Is overdiagnosis behind the increase in melanoma cases?

Over the past few decades, the incidence of cutaneous melanoma (cancer that starts in the pigment-producing cells of the skin, the most common kind of melanoma) has increased tremendously.

We are now six times as likely to be diagnosed with melanoma as we were 40 years ago.

What’s driving this rapid increase in melanoma diagnoses? Are we more susceptible to skin cancer now than in the mid 1990s? Or could it be that we are finding more melanomas because we are simply looking harder for them?

In a recent article in the New England Journal of Medicine, H. Gilbert Welch, researcher at Brigham and Women’s Hospital; Benjamin L. Mazer, pathologist at Yale University School of Medicine; and Adewole S. Adamson, dermatologist at the Dell Medical School at the University of Texas, discuss the reasons behind the rise in melanoma diagnoses, and why diagnosing more skin cancers isn’t making us healthier.

What is overdiagnosis?

If you follow the Lown Institute regularly, you know that not all cancer screening saves lives. Screening means testing people for a health condition who aren’t showing any symptoms, with the idea that catching the problem early can prevent poor health down the line.

Unfortunately, with cancer screening the idea doesn’t always work in practice. Rather than catching cancers that will one day cause harm, screening for cancers such as thyroid cancer, breast cancer, and prostate cancer, has lead to more cancers being diagnosed but not reduced mortality. That means that we are finding and treating more cancers that would not have caused harm, what we call “overdiagnosis.” The likelihood of overdiagnosis from cancer screening increases as we screen more people who are too young or too old to benefit from screening.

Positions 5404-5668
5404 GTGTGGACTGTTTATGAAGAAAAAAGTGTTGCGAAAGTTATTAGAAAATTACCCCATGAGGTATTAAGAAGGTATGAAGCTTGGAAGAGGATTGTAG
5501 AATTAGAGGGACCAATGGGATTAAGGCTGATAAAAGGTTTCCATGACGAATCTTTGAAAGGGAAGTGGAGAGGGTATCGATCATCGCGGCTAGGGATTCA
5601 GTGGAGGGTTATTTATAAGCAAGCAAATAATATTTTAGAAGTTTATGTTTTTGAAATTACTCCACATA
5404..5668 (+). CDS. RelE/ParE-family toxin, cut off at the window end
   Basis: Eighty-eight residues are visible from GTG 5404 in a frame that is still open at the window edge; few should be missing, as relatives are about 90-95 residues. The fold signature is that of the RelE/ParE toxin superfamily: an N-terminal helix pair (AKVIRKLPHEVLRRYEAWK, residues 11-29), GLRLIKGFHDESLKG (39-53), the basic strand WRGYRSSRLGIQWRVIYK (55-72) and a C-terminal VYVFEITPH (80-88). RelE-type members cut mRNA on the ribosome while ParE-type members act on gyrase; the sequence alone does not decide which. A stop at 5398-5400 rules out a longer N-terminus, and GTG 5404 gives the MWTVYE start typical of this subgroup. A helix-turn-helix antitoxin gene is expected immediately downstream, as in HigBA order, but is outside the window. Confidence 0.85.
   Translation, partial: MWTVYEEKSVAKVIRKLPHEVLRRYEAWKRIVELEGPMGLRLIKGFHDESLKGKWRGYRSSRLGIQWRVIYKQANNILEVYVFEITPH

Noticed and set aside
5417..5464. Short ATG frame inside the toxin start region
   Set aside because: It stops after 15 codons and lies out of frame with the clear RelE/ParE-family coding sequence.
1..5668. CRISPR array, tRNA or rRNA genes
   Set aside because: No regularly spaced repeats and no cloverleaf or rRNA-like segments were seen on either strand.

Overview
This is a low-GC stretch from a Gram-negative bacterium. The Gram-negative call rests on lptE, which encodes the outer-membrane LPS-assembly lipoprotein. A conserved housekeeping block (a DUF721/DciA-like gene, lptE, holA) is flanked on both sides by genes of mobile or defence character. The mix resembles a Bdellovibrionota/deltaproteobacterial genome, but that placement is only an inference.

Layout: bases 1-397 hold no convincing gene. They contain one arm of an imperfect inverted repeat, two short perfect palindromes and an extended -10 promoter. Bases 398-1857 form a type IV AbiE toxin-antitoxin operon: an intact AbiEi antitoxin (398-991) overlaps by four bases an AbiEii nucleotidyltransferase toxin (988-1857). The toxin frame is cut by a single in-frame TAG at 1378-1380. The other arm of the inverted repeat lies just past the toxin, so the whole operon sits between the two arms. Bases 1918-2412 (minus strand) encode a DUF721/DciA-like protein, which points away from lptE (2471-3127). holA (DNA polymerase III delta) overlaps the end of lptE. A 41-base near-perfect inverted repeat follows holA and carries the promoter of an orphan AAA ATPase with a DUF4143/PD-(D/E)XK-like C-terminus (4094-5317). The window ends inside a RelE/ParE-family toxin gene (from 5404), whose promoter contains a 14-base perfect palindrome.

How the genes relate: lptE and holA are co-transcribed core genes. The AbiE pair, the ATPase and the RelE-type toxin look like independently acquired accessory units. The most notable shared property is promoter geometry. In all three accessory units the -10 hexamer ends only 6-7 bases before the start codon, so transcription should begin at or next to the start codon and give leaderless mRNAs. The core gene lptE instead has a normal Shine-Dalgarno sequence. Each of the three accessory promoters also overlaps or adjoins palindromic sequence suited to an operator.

Evidence of overdiagnosis

Welch and colleagues share several reasons why the explosion in melanoma is likely from overdiagnosis. The first is that sun exposure alone cannot explain such a large rise in melanoma diagnoses. Research shows that sun exposure and tanning increases one’s risk of skin cancer by 20-100%. However, that’s not the same as a 500% increase in diagnoses, which is what happened between 1975 and today. Even if no one before 1975 ever got sunburned and in 2017 everyone in the US had a history of severe sunburn, the incidence of melanoma would have doubled, but not increased six-fold, the authors write. Some other factors must be at work.